With Greece’s maritime history stretching back thousands of years, it seems fitting that the quote that comes to describe my experiences in naval architecture is from the Greek philosopher, Heraclitus; ‘Change is the only constant in life.’ In fact, embracing change for the future safety and efficiency of the maritime industry was an essential driver for the creation of RINA in 1860, and for its predecessor, the Society for the Improvement of Naval Architecture in 1791. Engineers succeed by applying learnings from the past so they become lessons about the future, assisted by healthy doses of curiosity and creativity. Today, RINA’s mission is ‘to promote and facilitate the exchange of technical and scientific information, thereby to improve the design of vessels’, and I really believe that it’s as relevant today as it was when the Institution was founded.

Looking back at my first job, I realise that I witnessed the effects of rapid technological change at first hand. I served on a hydrographic vessel and really enjoyed draughting admiralty charts and manually working the echo sets, which were busy etching into carbon paper. It felt like one day I was collating oceanographic data for the hydrographic office, then overnight the process was automated and many aspects of my job were suddenly redundant. Further change was imminent, but at the time I was not concerned about Moore’s law, the digital revolution, or the advancement of autonomy, as I navigated my career path. I knew my experience was adaptable to new situations; I still believe there will always be a need for human intervention in the maritime industry, even if it may be in tandem with increased assistance from digital systems.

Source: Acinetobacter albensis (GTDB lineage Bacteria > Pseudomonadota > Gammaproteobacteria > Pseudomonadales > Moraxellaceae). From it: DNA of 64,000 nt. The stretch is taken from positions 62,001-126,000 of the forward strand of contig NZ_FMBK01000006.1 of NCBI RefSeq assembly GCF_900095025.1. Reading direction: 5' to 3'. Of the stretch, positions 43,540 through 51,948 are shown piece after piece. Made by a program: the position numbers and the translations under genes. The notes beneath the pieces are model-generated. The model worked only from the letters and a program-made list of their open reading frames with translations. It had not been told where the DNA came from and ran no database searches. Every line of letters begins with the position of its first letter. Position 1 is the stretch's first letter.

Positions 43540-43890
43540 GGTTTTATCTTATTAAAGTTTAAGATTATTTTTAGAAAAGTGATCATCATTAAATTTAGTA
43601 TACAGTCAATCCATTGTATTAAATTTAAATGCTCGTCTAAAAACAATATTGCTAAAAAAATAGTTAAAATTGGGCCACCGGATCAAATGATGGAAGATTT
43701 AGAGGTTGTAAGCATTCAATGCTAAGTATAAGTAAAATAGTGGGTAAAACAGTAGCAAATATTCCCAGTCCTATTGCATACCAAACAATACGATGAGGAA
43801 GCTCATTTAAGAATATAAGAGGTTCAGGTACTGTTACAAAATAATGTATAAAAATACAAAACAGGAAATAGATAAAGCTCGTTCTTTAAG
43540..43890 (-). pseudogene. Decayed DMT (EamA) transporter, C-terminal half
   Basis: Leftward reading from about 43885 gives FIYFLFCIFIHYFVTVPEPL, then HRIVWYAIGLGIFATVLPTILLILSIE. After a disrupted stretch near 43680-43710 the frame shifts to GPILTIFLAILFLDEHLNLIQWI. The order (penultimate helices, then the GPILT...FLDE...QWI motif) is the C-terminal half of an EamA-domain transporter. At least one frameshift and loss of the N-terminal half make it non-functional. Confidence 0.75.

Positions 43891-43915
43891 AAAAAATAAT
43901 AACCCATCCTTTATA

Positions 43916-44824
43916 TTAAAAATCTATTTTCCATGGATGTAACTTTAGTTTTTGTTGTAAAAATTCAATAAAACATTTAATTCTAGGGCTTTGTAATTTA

Now, we are taking remarkable steps towards sustainability and net-zero 2030/2050 targets and assessing the impacts of autonomy and AI. As engineers, we embrace the challenges ahead, as we have done in the past when developing construction materials, fuel, and propulsion systems. Our challenge is exciting, perhaps daunting; but that’s precisely why I decided on a career in naval architecture.

So, how can modern Naval Architects meet the challenge, and why do they need a professional body? RINA recognises that to tackle the challenges ahead, we must update our communication systems and digital tools, invest in people, training, and resources to proactively support everyone working in the wide variety of maritime sub-sectors, from Defence to Offshore Wind to Shipping to Yachts to STEM projects, and everything in between. Collectively, we understand the benefits of an independent knowledge centre providing the benchmark for research, debate, and learning. In addition, my focus is offering transparency, captivation, and engagement through a clear roadmap to demonstrate why an engineer should engage with the Institution.

Our committees and working groups are the place where the Institution fosters the relationship between industry and academic partners to discuss maritime safety, innovation and environmental issues with peers and fellow colleagues in an independent, open, and dynamic forum. There is something for everyone, either by engaging in training or technical seminars, presenting a paper, or getting involved in many of our programs. The benefits of continuous professional development and maintaining one’s career path, combined with networking, serve to improve communication, drive collaboration, and discuss the ideas we all must foster for our own innovation and thought leadership.

Some of the changes we see affecting our industry have been unpredictable. The Institution supports those who have struggled through the pandemic. We understand some students and younger engineers may have felt isolated, requiring the support of a mentor or ‘buddy’ system, and we have seen members step up to help.

Finally, what are the skills and capabilities of the modern Naval Architect? For me, the critical path remains the same. We must provide visioneering. Our inquisitive nature will drive innovation, but the speed of change is upon us. I consider myself a systems integrator, but I don’t feel that’s radically different from my work in some of the earlier roles in my career. As Naval Architects, it’s our responsibility to remain modern, up-to-date and forward-looking. The credibility of the maritime industry depends on it.